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SCOTUS Won’t Stop With Abortion — Contraception & Same-Sex Marriage & Relationships Are In Their Sights

SCOTUS Won’t Stop With Abortion — Contraception & Same-Sex Marriage & Relationships Are In Their Sights

The Supreme Court has overturned the landmark decision Roe v. Wade, after half a century in which the right to an abortion was protected in the United States. What’s next? We don’t have to guess, since at least one Justice had the courtesy to warn us what he sees as the agenda.

[Photo by Win McNamee/Getty Images]

Justice Clarence Thomas, rather than joining in the majority opinion, wrote a concurring opinion, agreeing with the major premise of the opinion, but also adding his own thoughts. These include other precedents to target. You can read the full SCOTUS opinion set here, including the dissent signed by Justices Sonia Sotomeyer, Elena Kagan, and Stephen Breyer.

The key passage from Justice Thomas’ concurring opinion is below:

“For that reason, in future cases, we should reconsider all of this Court’s substantive due process precedents, including Griswold, Lawrence, and Obergefell. Because any substantive due process decision is “demonstrably erroneous…we have a duty to “correct the error” established in those precedents…After overruling these demonstrably erroneous decisions, the question would remain whether other constitutional provisions guarantee the myriad rights that our substantive due process cases have generated.”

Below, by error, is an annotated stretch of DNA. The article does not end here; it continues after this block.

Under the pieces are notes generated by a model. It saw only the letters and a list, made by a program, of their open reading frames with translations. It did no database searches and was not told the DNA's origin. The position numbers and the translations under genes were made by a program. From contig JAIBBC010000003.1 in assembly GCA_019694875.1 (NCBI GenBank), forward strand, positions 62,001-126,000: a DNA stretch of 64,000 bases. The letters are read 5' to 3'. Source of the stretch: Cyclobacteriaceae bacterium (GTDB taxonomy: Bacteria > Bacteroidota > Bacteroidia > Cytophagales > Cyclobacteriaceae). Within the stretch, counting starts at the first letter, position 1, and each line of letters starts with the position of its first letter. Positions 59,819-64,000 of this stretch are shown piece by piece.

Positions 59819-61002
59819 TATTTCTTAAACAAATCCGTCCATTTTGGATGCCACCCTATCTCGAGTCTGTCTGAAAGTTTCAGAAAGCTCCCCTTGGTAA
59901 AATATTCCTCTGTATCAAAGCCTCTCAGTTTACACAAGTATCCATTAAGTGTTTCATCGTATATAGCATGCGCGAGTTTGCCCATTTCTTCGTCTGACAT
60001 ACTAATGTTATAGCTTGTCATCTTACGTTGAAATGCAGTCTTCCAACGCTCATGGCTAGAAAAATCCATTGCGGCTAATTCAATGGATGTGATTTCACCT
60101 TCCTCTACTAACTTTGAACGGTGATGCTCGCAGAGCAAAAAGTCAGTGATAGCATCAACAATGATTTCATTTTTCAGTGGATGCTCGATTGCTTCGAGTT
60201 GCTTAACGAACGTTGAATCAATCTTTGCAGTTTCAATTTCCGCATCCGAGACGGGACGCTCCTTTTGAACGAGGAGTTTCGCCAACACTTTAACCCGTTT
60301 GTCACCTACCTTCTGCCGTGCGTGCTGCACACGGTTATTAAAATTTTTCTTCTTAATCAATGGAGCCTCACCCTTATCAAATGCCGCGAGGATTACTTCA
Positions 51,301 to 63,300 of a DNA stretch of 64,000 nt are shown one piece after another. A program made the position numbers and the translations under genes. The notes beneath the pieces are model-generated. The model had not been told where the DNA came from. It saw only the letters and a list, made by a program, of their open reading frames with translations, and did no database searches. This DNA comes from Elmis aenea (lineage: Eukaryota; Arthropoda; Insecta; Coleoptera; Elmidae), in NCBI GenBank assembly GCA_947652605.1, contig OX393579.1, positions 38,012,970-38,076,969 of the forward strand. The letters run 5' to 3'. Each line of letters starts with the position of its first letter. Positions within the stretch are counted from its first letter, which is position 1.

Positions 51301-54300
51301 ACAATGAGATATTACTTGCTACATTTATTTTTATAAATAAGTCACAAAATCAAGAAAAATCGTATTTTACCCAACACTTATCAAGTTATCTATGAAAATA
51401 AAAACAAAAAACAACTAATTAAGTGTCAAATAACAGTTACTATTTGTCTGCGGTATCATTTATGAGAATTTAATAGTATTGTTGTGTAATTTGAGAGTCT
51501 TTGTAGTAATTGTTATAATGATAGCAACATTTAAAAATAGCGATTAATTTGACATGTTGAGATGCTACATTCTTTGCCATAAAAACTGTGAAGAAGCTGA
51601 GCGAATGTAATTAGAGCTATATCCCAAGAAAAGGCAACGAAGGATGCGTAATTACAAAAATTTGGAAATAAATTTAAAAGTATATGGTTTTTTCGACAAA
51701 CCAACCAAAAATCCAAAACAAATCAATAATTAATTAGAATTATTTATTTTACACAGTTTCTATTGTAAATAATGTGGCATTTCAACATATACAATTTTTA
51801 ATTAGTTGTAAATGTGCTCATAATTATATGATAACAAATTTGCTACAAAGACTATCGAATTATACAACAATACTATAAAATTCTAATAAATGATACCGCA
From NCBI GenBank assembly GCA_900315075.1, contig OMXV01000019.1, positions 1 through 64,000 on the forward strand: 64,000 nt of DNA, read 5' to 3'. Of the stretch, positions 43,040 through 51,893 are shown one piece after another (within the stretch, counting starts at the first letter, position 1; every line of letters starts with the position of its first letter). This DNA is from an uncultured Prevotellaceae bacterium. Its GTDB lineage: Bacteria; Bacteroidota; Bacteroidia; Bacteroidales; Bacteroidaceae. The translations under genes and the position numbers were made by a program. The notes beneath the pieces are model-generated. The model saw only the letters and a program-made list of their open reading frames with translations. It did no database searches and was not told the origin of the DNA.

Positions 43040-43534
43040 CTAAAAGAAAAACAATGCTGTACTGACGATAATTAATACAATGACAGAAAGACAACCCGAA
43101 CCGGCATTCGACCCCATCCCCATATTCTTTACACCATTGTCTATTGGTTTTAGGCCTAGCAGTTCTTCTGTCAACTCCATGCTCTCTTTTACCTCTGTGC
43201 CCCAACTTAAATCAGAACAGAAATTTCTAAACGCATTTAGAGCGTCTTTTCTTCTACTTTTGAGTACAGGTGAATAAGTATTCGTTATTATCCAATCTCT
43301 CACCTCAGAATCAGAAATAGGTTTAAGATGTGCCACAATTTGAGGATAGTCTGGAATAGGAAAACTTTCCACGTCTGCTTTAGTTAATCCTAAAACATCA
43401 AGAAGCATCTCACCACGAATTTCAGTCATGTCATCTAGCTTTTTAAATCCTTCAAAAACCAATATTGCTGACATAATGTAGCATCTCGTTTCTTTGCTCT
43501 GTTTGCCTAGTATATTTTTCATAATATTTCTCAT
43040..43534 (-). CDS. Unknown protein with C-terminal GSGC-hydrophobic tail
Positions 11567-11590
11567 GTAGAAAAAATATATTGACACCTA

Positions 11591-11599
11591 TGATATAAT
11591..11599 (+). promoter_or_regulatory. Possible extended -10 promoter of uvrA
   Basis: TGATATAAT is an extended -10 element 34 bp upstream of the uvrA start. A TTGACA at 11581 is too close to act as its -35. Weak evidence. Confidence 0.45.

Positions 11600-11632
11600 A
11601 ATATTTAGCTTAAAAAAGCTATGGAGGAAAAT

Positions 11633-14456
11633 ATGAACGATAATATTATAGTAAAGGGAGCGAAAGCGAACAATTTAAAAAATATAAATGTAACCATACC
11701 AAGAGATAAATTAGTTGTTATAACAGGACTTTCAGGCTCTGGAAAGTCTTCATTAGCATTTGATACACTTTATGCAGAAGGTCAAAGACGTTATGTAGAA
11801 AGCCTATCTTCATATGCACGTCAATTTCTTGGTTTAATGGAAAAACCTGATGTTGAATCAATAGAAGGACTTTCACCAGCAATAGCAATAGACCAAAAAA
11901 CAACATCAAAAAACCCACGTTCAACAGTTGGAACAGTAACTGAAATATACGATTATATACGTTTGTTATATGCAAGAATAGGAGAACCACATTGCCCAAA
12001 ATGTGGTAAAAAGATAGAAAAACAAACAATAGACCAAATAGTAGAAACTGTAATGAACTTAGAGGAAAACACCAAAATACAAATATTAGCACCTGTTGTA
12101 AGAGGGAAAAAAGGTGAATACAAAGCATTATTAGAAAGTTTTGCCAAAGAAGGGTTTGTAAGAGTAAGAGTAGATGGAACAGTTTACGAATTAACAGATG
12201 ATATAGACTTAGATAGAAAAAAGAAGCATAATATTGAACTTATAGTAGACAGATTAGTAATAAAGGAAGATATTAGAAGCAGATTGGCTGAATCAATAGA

Obergefell v. Hodges, of course, is the relatively recent decision on marriage equality, determining that government does not have the right to deny marriage to a same-sex couple.

Griswold v. Connecticut is a 1965 case in which it was ruled that a state could not ban access to contraceptives, because it infringed on the right to marital privacy. You can read further on that case at Thirteen, here.

See Also

Lawrence v. Texas, as you can read at Oyez, here, was the case in which it was ruled that same-sex relationships and consensual sex acts between same-sex partners cannot be criminalized.

In short, Thomas wants the court to “reconsider” the rights to same-sex relationships, marriage equality, and access to birth control — making the country less tolerant, less safe, and less free.

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